Album Review: Wes Montgomery — The Classic Recordings 1958-1960

The world’s a much smaller place today than it was a quarter century ago. When I frequented record stores – even once the CD era began – import albums were pricey. They simply weren’t in the budget of the average music consumer in the United States. Things are very different now, thanks in no small

Wes Montgomery’s ‘In the Beginning’ from Resonance Records (Part 2)

Continued from Part One… At right: Recording rehearsal. David Baker, David Young, Dr. Larry Ridley, Wes Montgomery. Photograph by Duncan Schiedt. And still there’s more: shortly before his 2014 passing, famed Indianapolis photojournalist Duncan Schiedt contacted Resonance’s Zev Feldman to share news that he had a 1959 recording of Wes Montgomery with the Eddie Higgins

Wes Montgomery’s ‘In the Beginning’ from Resonance Records (Part 1)

Resonance Records is not your typical record label. While they do release a steady stream of solid new music from today’s jazz artists, that’s not what makes them truly special. Their tireless and thorough efforts behind the scenes to bring previously-unheard music to modern-day listeners is their most important mission, and it’s one of historic

Album Review: Wes Montgomery – Echoes of Indiana Avenue

Occasionally, when it comes to archival and/or rare recordings, the back-story can be as compelling as the music itself. The circumstances surrounding the recording session, the method of recording, and the saga of how a long-lost tape surfaces after years: these can, sometimes, be the stuff of legend. For the sort of person who finds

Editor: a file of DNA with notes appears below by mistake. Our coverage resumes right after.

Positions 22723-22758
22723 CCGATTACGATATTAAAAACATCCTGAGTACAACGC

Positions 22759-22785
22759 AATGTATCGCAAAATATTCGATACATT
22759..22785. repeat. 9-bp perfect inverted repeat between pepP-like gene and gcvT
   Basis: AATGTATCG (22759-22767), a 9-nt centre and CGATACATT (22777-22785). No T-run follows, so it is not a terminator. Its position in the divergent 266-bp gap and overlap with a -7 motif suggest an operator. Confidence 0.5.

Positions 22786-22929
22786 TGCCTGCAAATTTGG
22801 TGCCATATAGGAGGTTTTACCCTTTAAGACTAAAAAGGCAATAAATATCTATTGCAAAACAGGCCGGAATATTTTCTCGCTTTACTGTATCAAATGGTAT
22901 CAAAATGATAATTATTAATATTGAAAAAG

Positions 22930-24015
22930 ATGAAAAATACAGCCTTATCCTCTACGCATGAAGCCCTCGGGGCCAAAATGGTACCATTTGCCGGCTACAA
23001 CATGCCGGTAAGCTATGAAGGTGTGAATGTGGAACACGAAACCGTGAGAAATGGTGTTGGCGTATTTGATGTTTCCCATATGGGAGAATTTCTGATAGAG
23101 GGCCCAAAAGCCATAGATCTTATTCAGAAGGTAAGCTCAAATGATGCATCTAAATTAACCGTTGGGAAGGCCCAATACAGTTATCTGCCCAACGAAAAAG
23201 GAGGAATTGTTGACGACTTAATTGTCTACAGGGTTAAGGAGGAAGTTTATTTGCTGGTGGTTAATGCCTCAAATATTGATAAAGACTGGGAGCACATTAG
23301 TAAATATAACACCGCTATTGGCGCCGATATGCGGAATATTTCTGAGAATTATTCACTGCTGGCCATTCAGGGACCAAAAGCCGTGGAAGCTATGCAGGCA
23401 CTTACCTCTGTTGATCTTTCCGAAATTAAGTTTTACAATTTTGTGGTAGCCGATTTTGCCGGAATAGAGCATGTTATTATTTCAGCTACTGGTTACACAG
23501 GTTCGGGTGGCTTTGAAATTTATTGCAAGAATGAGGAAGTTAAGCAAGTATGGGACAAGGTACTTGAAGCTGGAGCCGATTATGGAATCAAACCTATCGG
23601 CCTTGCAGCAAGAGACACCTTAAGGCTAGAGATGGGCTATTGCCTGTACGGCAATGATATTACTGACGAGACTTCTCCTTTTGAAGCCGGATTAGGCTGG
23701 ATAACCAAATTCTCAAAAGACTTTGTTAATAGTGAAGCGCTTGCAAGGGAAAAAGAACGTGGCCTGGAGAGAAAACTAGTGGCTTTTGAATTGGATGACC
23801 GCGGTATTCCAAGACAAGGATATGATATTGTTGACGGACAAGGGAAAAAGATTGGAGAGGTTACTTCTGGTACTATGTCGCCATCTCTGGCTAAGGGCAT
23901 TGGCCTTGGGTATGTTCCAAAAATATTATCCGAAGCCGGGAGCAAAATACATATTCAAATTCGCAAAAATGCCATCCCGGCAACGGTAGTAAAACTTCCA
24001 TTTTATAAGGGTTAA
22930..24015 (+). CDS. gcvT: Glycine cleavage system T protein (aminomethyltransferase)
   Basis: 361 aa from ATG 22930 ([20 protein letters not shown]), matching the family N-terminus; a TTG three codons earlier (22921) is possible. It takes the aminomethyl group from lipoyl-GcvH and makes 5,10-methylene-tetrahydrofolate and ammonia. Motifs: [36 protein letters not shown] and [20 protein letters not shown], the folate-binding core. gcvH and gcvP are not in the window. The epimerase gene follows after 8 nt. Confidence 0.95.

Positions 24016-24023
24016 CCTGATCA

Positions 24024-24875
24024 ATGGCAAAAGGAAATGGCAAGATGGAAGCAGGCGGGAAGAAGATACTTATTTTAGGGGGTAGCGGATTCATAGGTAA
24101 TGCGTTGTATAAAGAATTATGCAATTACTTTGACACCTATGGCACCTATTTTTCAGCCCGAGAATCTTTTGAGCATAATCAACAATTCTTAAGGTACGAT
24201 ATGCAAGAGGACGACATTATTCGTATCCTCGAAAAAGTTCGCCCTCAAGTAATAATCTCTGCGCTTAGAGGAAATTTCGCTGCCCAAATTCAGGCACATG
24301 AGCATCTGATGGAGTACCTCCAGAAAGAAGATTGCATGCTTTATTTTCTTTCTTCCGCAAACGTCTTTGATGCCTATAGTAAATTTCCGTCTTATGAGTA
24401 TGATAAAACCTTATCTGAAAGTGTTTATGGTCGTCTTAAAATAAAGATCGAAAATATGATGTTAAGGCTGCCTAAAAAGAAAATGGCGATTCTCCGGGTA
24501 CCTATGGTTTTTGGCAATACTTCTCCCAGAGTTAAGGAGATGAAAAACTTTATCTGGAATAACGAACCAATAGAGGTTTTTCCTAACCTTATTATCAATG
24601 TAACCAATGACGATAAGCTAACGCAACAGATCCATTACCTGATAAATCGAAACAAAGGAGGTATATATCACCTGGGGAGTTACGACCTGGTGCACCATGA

Album Review: Wes Montgomery – Boss Guitar

Let’s face facts: making music is a commercial endeavor. And don’t let any musician tell you different; if they do, they’re either starving for their art (perhaps literally) or in possession of a financial situation such that financial considerations are a minor issue. Since the beginning of music as a component of popular culture —

EP Review: Deb Montgomery — All the Water

A moody, contemplative vibe is on display within the title track of Pacific Northwest folk rocker Deb Montgomery’s latest EP, All the Water. There’s a gothic storytelling feel to the song, and the instrumentation builds as the song unfolds. Starting out quietly and with sparse accompaniment, Montgomery builds the arrangement with more instruments, punctuated by

Album Review: Eddie Roberts’ West Coast Sounds – It’s About Time

What’s that you say? You want some new music that features the expert precision and passion of jazz, and the oomph and fire of rock, but you don’t want the fussiness and self-absorption that sometimes comes with prog? Well, have I got some music for you. I first discovered Leeds, England-based The New Mastersounds back

Adi the Monk: The ‘Cosmic Thread” Running Though His Music

Asheville’s music community features an impressive number of unique personalities. But it’s safe to say that only one has a personal history that includes a period spent as a Vaishnava monk. Ādi Puruṣa Das performs and records as Adi the Monk, making instrumental music that – on the surface at least – has little to

Album Review: King Solomon Hicks – Harlem

Opening with Leon Russell’s “I’d Rather Be Blind” underscores the point that King Solomon Hicks is no blues purist. His reading of the song – first cut by Freddie King in 1972 on his Russell-produced Texas Cannonball – owes a debt to the kind of blues played by the Mad Dogs and Englishmen aggregation. And

Hundred-word Reviews for January 2020

Every so often – pretty often, in fact – I find a stack of CDs has accumulated on my desk. They’ve made the cut as albums deemed worthy of sharing with my readers. In the space of just one hundred words, I endeavor to convey what’s noteworthy or even special about these releases. Each of